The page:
Years of watching Hollywood movies about the second world war have convinced us that Gestapo tactics in dealing with prisoners of war always involved the use of violence or the threat of violence. That’s what really happened during the war, of course.
But a little known episode in the annals of the war revolves around the exploits of a master interrogator of the German military. He was Hanns Joachim Scharff, whose method of extracting information from prisoners is the complete opposite of our idea of a sadistic Nazi officer confronting a captured enemy. Instead of violence, he used gentle talk; instead of threats, he employed kindness; instead of asking questions, he provided information.
In the first place, he was not a career military officer. Scharff was a businessman in Johannesburg, where he lived with his British wife and two kids. When war broke out, he was vacationing in his hometown in Germany, and unable to leave his country, he was eventually drafted into the army. But his wife, using her own connections, was able to get him to work far from the battlefronts, first as an interpreter and eventually as an interrogator of captured Allied pilots in Germany and France.
It was as an interpreter that Scharff developed a highly effective technique that enabled him to gain valuable information from prisoners without them knowing that they were divulging secrets — much less, betraying their country’s war effort.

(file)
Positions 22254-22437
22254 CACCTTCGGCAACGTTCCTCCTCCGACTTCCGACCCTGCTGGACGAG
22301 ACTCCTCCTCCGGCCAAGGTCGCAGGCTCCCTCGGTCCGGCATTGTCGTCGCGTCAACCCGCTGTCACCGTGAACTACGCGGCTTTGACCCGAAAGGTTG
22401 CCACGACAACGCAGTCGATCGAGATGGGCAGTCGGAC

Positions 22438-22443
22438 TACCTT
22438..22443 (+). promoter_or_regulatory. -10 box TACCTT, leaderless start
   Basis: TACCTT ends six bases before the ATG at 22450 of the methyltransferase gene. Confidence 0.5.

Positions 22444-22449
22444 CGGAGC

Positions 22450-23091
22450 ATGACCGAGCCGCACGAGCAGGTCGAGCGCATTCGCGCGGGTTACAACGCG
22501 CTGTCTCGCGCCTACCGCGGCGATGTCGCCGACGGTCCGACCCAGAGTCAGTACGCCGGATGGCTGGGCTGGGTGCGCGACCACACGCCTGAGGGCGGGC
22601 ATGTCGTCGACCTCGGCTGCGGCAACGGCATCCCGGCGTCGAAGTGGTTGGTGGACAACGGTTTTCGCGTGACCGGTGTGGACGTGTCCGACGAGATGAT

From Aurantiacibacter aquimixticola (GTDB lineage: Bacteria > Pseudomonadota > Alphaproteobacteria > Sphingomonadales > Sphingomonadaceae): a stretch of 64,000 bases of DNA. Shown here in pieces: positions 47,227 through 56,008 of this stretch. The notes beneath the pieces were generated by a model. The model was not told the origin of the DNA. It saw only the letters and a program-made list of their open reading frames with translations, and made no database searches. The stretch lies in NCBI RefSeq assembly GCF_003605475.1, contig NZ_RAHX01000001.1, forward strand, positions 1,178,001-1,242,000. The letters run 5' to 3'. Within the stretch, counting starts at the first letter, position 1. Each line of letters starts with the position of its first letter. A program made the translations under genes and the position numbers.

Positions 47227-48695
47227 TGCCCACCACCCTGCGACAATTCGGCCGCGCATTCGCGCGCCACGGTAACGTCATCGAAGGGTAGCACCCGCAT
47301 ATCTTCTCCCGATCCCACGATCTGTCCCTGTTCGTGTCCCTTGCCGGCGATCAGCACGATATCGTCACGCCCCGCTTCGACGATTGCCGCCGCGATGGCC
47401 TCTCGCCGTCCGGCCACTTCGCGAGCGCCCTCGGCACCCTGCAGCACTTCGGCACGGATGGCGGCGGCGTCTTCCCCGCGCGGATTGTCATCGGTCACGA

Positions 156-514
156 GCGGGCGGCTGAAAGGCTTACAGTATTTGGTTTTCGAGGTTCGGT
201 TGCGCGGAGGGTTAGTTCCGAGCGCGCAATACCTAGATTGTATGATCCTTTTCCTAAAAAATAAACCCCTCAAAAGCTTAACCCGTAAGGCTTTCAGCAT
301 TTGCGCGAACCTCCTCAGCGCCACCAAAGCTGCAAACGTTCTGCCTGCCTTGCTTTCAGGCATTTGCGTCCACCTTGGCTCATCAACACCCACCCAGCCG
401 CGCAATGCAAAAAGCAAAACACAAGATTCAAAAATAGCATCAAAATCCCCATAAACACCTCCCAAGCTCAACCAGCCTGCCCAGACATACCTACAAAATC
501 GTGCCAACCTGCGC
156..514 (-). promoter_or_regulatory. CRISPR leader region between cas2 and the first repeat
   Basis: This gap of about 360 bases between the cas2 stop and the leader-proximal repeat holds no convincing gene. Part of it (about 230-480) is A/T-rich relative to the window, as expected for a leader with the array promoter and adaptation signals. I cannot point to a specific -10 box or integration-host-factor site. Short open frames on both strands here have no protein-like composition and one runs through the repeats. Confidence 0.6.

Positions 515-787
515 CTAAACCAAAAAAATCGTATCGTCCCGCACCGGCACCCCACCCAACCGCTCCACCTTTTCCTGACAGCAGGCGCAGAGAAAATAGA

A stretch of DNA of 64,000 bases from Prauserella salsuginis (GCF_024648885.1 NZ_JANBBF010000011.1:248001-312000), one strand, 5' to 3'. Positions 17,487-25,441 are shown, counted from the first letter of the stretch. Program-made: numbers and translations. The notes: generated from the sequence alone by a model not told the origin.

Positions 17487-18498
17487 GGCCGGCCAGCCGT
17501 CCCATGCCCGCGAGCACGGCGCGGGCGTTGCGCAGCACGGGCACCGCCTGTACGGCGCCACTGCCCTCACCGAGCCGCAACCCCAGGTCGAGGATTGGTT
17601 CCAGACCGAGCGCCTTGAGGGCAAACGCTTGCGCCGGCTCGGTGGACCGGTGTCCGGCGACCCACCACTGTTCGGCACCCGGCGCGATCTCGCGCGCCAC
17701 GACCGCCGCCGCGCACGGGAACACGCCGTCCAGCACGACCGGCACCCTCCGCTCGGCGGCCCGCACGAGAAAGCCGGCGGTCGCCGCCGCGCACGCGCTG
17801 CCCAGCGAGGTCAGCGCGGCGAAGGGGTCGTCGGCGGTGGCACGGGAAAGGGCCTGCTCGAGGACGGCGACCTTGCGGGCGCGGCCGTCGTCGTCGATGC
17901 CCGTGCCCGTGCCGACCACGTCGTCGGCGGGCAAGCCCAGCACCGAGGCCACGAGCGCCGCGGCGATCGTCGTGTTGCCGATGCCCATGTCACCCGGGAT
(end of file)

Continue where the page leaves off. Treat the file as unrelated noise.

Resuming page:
In one celebrated case, an American fighter pilot was assigned to him. During the interrogation, he invited the prisoner to walk with him in the German countryside, and even offered him some cookies baked by his wife. As they took the leisurely walk, the conversation went from one seemingly innocent topic to the next, with Scharff doing most of the talking.
He, for example, observed that American tracer bullets left white smoke rather than red, and he said this was due to a shortage in its chemical composition. The captured soldier immediately corrected him, explaining that the white smoke was meant to tell the pilots that they were running out of ammunition.
That’s exactly what Scharff wanted to know, and the prisoner gave it to him voluntarily.
Years after the war, several researchers and psychologists studied his techniques, tried to develop them into a system, and test its effectiveness. The bulk of the research on Scharff’s strategies was done by Pär Anders Granhag, a psychology professor at the University of Gothenburg in Sweden.
Writing in the Pacific Standard, a US magazine on human behavior, social science writer Eric Horowitz said the Scharff Technique basically has four key components: 1) a friendly approach, 2) not pressing for information, 3) the illusion of knowing it all, and 4) the confirmation/disconfirmation tactic. (Scharff used the last one to learn about the tracer bullets.)
Studies by Granhag and several of his students showed that Scharff’s techniques were indeed more effective in extracting information from uncooperative subjects than the usual direct approach normally used during police and military interrogations.
“One study, led by the University of Liverpool’s Laurence Alison, found that adaptive interpersonal behavior—being respectful, warm, non-judgmental, etc.—lead to more disclosure, while maladaptive interpersonal behavior—being distrustful, punitive, patronizing, etc.—led to less disclosure,” Horowitz said.
Perhaps there’s a lesson there about human relations, too. Treating everyone, including your enemy, as a human being will lead to better results.
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